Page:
A Brief History of the Council for Social Foundations of Education*
Jan Armstrong, University of New Mexico
In the late 1970’s, concerns about the erosion of support for social foundations in higher education led to the formation of the Coordinating Council of Learned Societies, an informal coalition of seven professional organizations: the American Educational Studies Association (AESA), Comparative and International Education Society (CIES), History of Education Society (HES), John Dewey Society (JDS), Philosophy of Education Society (PES), Society for Educational Reconstruction (SER), and Society for Professors of Education (SPE). In 1980, the Coordinating Council became the Council of Learned Societies in Education (CLSE). That year, each of the Council’s member organizations formally endorsed the “Standards for Academic and Professional Instruction in Foundations of Education, Educational Studies, and Educational Policy Studies.” The Council brought together representatives from across the social foundations fields to disseminate, and later revise, these Standards (Council of Learned Societies in Education 1986, 1996). Eventually growing to represent twenty member organizations, in the late 1980’s, the CLSE secured membership in the National Council for Accreditation of Teacher Education (NCATE) as a specialist organization (Dottin, Jones, Simpson and Watras 2005). This affiliation was mutually beneficial for CLSE members and NCATE (ibid.). CLSE-appointed scholars (Joe DeVitis, Richard Pratte, Joan K. Smith, and Donald Warren), worked with NCATE as it revised its own standards for unit accreditation. As a result of the Council’s formal involvement with NCATE, a number of social foundations scholars became involved in national accreditation work. These individuals were appointed to NCATE’s Board of Examiners (BOE), participating in the unit accreditation process as members of site visit teams. For more than two decades, CLSE Leaders held positions on a key decision-making committee: the NCATE Unit Accreditation Board (UAB). Erskine S. Dottin represented CLSE on the NCATE Unit Accreditation Board (UAB) from 1998 to 2004. In 2000, after a two-year process of deliberation, the Council formally changed its name to the Council for Social Foundations of Education (CSFE). In 2004, for financial reasons, the Council ended formal membership in NCATE. The Council remains involved in national and state accreditation activities through the work of individual members and collaboration with the AESA Committee on Academic Standards and Accreditation (CASA). In 2006, a CSFE Steering Committee formed to discuss next steps, identify officers and develop a new vision for the Council.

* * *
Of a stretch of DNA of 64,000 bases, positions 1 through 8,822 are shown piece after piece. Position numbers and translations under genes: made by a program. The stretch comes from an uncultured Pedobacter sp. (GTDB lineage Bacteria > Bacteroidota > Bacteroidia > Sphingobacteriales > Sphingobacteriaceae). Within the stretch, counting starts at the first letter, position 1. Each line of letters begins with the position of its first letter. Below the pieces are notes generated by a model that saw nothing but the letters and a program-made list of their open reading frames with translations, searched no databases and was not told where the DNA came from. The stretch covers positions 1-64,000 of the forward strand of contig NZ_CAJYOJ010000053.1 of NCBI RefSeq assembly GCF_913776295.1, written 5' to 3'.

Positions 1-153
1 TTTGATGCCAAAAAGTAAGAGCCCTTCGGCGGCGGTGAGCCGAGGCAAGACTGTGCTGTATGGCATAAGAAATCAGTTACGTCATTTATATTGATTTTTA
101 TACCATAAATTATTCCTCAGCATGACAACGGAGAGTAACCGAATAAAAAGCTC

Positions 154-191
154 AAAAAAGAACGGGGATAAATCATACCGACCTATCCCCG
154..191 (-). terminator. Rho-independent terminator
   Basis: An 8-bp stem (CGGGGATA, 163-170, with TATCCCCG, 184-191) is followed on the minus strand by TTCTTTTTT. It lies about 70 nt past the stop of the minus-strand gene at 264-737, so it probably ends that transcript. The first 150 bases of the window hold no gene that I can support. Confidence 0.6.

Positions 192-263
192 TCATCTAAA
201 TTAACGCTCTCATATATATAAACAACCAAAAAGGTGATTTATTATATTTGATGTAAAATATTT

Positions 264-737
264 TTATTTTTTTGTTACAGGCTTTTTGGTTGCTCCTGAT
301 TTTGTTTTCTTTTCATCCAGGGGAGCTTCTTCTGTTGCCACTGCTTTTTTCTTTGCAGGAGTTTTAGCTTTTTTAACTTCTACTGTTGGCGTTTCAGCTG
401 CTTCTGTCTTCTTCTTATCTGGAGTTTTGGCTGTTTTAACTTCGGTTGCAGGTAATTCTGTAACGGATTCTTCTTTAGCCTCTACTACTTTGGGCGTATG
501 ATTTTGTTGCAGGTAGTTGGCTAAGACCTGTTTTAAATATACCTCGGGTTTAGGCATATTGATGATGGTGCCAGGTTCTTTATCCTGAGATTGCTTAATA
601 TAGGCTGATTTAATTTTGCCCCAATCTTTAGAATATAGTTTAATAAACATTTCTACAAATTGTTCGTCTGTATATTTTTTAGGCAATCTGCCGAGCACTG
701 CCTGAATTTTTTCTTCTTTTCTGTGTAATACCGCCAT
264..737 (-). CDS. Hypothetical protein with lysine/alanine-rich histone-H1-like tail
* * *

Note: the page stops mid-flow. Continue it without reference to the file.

*Detailed reports of the early years of the CLSE/CSFE appear in Educational Studies (Dottin, Jones, Simpson, and Watras 2005), and the introduction to the 1986 edition of the Standards for Academic and Professional Instruction in Foundations of Education, Educational Studies, and Educational Policy Studies.
Council of Learned Societies in Education. 1996. Standards for Academic and Professional Instruction in Foundations of Education, Educational Studies, and Educational Policy, 2nd ed. San Francisco: Caddo Gap Press.
________. 1993. Constitution. Unpublished Document.
________. 1986. Standards for Academic and Professional Instruction in Foundations of Education, Educational Studies, and Educational Policy. Ann Arbor, MI: Prakken.
Dottin, Erskine, Jones, Alan, Simpson, Douglas, and Joseph Watras. 2005. Representing the social foundations of education in NCATE: A chronicle of twenty-five years of effort. Educational Studies, 38 (3): 241-254.